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Find the centralizer of $(123)$ in $S_6$.

Is there any software to calculate $C_{(123)}$ where $C_{(123)}$ denotes centralizer of $(123)$ in $S_6$.

Can anyone say how to write the code to find centralizer of $(123)$ in $S_6$?

Can it be done using SageMath?

I checked that it can be done by SageMath but it only lists the generators of the centralizer of $(123)$ in $S_6$.

Is there any code to list all the elements of the centralizer of $(123)$ in $S_6$?

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  • $\begingroup$ Is it $S_5$ or $S_6$? $\endgroup$ – Parcly Taxel Aug 3 at 9:13
  • $\begingroup$ @ParclyTaxel; edited the question $\endgroup$ – Math_Freak Aug 3 at 9:18
  • $\begingroup$ If you want the code to list all the elements, just add code at the end which calculates the subgroup explicitly from the generators you are given. $\endgroup$ – James Aug 3 at 10:08
  • $\begingroup$ @James;can you kindly give the code $\endgroup$ – Math_Freak Aug 3 at 10:15
  • $\begingroup$ Please remove one of the tags and insert the "GAP" tag. $\endgroup$ – Marc Bogaerts Aug 3 at 20:28
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The centralizer of $a = (1,2,3)$ is rather simple to describe. First assemble the permutations of $\{4,5,6\}$. There are $6$ of them. Then precede each of these with the permutations $a^0,a,a^3$ which gives you the $18$ elements of the centralizer. Here is the code in GAP:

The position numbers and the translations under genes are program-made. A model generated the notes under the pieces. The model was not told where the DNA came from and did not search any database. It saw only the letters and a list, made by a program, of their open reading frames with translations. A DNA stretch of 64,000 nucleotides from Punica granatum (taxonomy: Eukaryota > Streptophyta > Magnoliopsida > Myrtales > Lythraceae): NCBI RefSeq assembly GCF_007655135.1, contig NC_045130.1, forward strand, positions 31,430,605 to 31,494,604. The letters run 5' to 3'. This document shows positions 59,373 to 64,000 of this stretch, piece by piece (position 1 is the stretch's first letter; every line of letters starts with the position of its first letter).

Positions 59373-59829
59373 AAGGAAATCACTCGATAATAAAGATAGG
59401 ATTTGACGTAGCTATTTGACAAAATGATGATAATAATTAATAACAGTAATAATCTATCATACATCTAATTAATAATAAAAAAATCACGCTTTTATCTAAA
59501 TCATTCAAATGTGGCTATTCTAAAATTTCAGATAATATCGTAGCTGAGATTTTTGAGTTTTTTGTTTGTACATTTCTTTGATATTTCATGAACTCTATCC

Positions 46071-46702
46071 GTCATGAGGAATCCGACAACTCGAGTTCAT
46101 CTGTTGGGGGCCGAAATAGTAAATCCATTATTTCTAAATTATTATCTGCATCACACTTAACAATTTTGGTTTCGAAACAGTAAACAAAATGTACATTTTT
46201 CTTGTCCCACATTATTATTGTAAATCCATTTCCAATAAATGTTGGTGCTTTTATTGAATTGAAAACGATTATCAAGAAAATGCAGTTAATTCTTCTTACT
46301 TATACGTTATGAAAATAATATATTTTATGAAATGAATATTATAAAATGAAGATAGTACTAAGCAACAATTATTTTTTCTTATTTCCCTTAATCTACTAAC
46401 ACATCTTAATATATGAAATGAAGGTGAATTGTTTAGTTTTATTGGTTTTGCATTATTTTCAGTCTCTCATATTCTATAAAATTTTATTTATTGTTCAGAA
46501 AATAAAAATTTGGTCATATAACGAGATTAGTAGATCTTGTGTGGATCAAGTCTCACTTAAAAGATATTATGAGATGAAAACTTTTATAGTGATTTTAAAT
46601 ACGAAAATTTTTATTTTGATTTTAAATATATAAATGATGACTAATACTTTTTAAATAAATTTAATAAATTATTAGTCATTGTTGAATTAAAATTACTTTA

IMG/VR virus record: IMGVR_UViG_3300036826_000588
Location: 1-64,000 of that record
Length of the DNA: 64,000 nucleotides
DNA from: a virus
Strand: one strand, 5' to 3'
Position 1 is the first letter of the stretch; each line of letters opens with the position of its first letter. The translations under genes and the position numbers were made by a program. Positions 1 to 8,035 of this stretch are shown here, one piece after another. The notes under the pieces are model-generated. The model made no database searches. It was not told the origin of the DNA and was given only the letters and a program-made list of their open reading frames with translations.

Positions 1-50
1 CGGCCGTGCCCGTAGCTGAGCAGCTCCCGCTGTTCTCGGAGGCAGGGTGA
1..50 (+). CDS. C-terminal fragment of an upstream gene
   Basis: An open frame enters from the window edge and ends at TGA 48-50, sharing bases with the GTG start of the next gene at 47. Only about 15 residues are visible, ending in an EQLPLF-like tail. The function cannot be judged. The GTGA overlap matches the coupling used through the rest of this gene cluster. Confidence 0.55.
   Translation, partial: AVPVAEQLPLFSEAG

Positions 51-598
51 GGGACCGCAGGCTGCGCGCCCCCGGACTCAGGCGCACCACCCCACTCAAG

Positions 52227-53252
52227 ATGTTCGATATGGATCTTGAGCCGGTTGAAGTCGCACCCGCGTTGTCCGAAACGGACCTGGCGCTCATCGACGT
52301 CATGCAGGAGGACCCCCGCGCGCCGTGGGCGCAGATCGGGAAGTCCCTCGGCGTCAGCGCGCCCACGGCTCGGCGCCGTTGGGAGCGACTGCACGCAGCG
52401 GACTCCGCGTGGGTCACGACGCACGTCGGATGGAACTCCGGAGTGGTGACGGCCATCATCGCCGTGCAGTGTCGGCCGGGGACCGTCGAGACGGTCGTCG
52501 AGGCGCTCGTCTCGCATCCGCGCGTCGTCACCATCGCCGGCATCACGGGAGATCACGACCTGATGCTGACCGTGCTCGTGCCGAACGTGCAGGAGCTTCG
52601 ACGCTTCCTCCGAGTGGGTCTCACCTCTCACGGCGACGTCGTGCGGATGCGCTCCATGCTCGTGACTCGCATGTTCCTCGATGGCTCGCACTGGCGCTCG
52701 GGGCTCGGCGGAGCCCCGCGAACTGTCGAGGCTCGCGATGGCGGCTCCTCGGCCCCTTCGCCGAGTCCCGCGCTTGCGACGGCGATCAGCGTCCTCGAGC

gap> c1 := SymmetricGroup([4..6]);
Sym( [ 4 .. 6 ] )
gap> c2 := Group((1,2,3));
Group([ (1,2,3) ])
gap> c := Group(Union(c1,c2));
Group([ (), (5,6), (4,5), (4,5,6), (4,6,5), (4,6), (1,2,3), (1,3,2) ])

But Gap has the direct command 'Centralizer':

gap> S6 := SymmetricGroup(6);
Sym( [ 1 .. 6 ] )
gap> Centralizer(S6,(1,2,3)) = c;
true

GAP tag failed to add (more than 5 tags)

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  • $\begingroup$ How do you know that there will be 18 elements $\endgroup$ – Math_Freak Aug 4 at 2:52
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    $\begingroup$ Because there are $6$ permutations of $\{4,5,6\}$ and $3$ elements of the group generated by $(1,2,3)$. The centralizer consists of the products of an element of the first set with an element of the second set, giving $6 \times 3 = 18$ elements. $\endgroup$ – Marc Bogaerts Aug 4 at 4:33
  • $\begingroup$ My simple question is:: Why will the centralizer consist of "products of an element of the first set with an element of the second set" What is the mathematical explanation for this? $\endgroup$ – Math_Freak Aug 4 at 6:01
  • $\begingroup$ It are the only elements that commute with $(1,2,3)$, any other element of $S_6$, like e.g. $(3,4,5)$ or $(1,2)(3,6)$ does not commute. $\endgroup$ – Marc Bogaerts Aug 4 at 7:17
  • $\begingroup$ That does the give the required proof $\endgroup$ – Math_Freak Aug 4 at 12:24

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